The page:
Let me break it to you: There is no shadow catcher for Eevee in Blender. However, we can fake a shadow catcher using the Shader to RGB node essentially making a shadowcatcher anyway.
How to create a shadow catcher with Eevee in Blender?
We will outline this process a bit clearer below as well as building upon it by finalizing a scene in the compositor.
Chances are that you already know what a shadow catcher is and in that case, move to the next section. But if you don't, a shadow catcher is essentially a setup that allow us to render a shadow on a transparent background so that we may overlay it in another scene.
This is useful if we want to have a 3D object added on top of a photo. For instance, we may want to put a 3D car on a photographed road. In that case we need the car to blend with the photo in some way.
Matching the lighting of the 3D object and the scene is one thing and the other part is to ground our object by creating a believable shadow.
The shadow catcher takes care of the shadow part.
As a short summary, we need to consider the following:
First, we need to consider the photo we want to overlay our object on top of. For instance is the object put in a corner in a room or in an open space outdoors?
In any case we need to model the surfaces that the shadow is going to land on so that we may overlay them on top of the photo later.
In the case that we want to put something in a corner, we should model the corner and not just a flat ground plane for instance.
We also need to think about what camera and lens was used when the background photo was shot. This is because a camera has perspective and if we can't line up the camera somewhat accurately the shadow won't have the correct perspective and the shadows will be off.
Let's say that our object is already in the scene. Then we need to create an object to catch the shadow. This can be just a floor or a simpler mesh matching the background footage with walls and different layers.
Next we need the light source, I tend to use area lights quite a lot just because when you scale them up they give these nice soft shadows.
Then we need to set up the material. Note that the material we set up is for the object that will catch the shadow.
There are multiple ways we can set this up, but they all boil down to having a diffuse shader piped to a "shader to rgb" node and a colorramp. Here is an example.
This is the way I know of that uses the fewest nodes.
Keep in mind that we have a couple of other settings we need to change as well before we get a transparent background. First go to the material tab in the properties panel and in the settings section we can find the Blend mode. Set this to Alpha Blend. This will turn on transparency for the object so that everything that is not the shadow can actually be transparent.
Next we need to go to the render settings and into the film section. Here we find the transparent checkbox. Check it to enable transparency for the background as well.
We can also set up the shadow catcher with this setup. In this case we can control the shadow color in the bottom diffuse shader color slot.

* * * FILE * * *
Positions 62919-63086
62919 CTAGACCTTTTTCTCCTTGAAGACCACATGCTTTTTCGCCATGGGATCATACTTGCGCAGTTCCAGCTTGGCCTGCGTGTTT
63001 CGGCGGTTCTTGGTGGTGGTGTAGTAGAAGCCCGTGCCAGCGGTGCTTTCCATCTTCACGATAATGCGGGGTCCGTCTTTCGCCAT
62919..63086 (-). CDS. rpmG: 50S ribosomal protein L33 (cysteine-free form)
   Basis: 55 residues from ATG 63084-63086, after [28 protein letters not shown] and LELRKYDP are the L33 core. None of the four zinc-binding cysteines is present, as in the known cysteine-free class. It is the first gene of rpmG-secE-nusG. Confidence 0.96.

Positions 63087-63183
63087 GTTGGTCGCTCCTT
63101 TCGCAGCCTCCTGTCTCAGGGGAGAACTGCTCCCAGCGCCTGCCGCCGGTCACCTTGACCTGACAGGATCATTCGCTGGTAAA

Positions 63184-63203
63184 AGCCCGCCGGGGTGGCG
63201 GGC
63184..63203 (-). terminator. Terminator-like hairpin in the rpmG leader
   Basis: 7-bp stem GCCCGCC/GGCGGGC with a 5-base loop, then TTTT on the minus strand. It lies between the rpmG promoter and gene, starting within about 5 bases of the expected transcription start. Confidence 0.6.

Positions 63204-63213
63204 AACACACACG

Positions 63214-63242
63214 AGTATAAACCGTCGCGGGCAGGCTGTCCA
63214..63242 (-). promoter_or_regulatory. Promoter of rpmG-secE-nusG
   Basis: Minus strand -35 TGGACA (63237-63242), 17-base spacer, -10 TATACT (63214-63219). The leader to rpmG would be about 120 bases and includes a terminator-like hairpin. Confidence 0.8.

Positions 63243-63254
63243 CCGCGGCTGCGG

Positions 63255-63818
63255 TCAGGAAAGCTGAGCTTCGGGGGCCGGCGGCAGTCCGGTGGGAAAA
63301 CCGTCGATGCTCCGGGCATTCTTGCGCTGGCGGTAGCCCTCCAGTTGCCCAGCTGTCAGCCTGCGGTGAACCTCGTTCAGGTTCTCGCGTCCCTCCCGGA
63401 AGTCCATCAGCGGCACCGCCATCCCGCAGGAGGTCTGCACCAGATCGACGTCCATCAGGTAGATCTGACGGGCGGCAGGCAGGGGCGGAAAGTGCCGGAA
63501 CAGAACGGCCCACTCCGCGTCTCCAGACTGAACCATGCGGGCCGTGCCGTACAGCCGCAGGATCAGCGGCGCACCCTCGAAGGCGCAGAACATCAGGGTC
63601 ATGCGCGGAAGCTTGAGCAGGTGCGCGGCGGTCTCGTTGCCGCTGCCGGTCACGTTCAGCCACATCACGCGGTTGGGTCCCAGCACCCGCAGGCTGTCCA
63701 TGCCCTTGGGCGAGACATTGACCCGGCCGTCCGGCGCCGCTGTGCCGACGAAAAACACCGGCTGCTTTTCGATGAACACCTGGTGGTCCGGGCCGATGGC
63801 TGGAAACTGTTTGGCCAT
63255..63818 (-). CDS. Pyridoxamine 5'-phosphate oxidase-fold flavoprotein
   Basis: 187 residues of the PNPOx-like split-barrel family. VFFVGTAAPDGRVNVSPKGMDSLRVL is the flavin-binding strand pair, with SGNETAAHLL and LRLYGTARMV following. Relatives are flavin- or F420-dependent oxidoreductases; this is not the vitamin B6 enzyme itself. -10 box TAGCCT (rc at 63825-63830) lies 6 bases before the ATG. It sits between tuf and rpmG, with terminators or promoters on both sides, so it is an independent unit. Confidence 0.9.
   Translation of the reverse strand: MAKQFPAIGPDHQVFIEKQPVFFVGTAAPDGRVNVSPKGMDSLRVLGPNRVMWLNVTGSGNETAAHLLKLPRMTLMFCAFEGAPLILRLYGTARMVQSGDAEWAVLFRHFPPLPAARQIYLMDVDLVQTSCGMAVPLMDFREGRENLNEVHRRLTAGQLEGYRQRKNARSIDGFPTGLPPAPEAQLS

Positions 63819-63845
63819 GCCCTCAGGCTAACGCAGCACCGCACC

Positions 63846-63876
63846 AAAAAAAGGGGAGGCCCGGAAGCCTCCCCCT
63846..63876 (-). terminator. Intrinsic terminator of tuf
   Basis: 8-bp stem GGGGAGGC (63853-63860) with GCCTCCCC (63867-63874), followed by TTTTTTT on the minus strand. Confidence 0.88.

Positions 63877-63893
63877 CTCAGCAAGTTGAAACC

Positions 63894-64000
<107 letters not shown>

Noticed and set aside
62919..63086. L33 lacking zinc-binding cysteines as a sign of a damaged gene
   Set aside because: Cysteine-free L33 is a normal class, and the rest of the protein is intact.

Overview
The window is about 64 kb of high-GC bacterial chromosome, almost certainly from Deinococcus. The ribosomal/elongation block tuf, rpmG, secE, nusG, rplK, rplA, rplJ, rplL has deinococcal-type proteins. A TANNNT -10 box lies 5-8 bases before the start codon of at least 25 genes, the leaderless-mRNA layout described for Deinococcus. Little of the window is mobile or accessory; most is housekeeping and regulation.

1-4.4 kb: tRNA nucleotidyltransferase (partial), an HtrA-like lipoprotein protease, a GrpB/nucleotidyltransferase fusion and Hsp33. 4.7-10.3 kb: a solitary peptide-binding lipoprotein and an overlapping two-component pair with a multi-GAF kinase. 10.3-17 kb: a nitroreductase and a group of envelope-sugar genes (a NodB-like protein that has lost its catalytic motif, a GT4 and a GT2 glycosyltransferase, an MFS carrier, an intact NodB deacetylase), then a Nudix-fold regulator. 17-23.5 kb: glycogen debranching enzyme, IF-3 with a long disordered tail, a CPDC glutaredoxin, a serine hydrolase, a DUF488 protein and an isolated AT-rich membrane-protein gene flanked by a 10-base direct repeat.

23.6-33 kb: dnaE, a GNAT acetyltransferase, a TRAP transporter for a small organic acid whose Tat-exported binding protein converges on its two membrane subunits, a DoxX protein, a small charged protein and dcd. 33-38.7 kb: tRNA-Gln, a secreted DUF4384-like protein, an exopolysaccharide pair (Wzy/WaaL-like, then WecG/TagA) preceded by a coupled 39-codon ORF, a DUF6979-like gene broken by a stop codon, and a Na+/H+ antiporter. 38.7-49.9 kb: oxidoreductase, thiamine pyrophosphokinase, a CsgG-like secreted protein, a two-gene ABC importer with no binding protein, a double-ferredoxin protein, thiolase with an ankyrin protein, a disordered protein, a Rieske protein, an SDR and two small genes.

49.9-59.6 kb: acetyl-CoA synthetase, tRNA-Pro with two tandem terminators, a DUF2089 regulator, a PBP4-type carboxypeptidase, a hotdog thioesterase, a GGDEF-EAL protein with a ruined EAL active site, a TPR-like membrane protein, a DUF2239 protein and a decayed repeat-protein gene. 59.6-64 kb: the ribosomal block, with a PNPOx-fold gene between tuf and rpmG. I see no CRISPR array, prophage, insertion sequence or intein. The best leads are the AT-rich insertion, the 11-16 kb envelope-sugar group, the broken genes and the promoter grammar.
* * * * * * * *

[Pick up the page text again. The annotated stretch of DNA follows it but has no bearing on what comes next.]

If we want to be very exotic we can even use a texture as input for the color. In the example below I use a simple magic texture as input to get a whole range of colors. Perhaps not very realistic, but interesting if you want to go wild and feel creative.
We can do something similar in Cycles with shadows using the light path node. The light path node can also be used for a lot of other weird and sometimes useful setups. You can learn more about it here.
Related article: How the light path node works in Blender
There are some additional settings that we should take note of and sometimes change. In Eevees render settings find the shadow section. Make sure that soft Shadows is checked. This will create multiple overlapping hard shadows until the shadow becomes soft and get transparent edges.
The edge of the shadow is sometimes a bit jagged. This jaggedness can be minimized with the Cube and Cascade sizes. The Cascade size affect the sun light type and the Cube size if for all other light types.
The higher the value the more fine-grained the jaggedness of the shadows will be at the cost of performance.
High bit depth sometimes help fix glitches caused by the shadows but if you can get away without it leave it off because it is another performance cost to turn it on.
You may have noticed that as you use Soft shadows the shadow splatter around for some times then stop calculating. We can change the number of shadows that get thrown. In the sampling section find the render and viewport settings. Increase these to have a higher quality shadow. Again, at the cost of performance.
For simpler scenes you can go quite high. I tend to have 256 for both render and viewport.
To overlay the shadow catcher above our footage we can use the compositor. After you rendered your shadow catcher with F12, go to the Compositing workspace and press use nodes.
Drag-and-drop your background into the compositor node editor and press Shift+A and find the Alpha Over node. Connect the background to the top slot and the shadow catcher at the bottom.
Connect the alpha over to a composite and viewer node. The viewer node allow us to see the backdrop in the viewport.
To save this result, open an image editor. Chose the viewer node in the drop-down menu at the top and press Alt+S.
This is how we can create a shadow catcher in Eevee. There is some more work involved and the result is not physically accurate. However, we get a lot of control, like being able to render a texture as the shadow.
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Thanks for your time.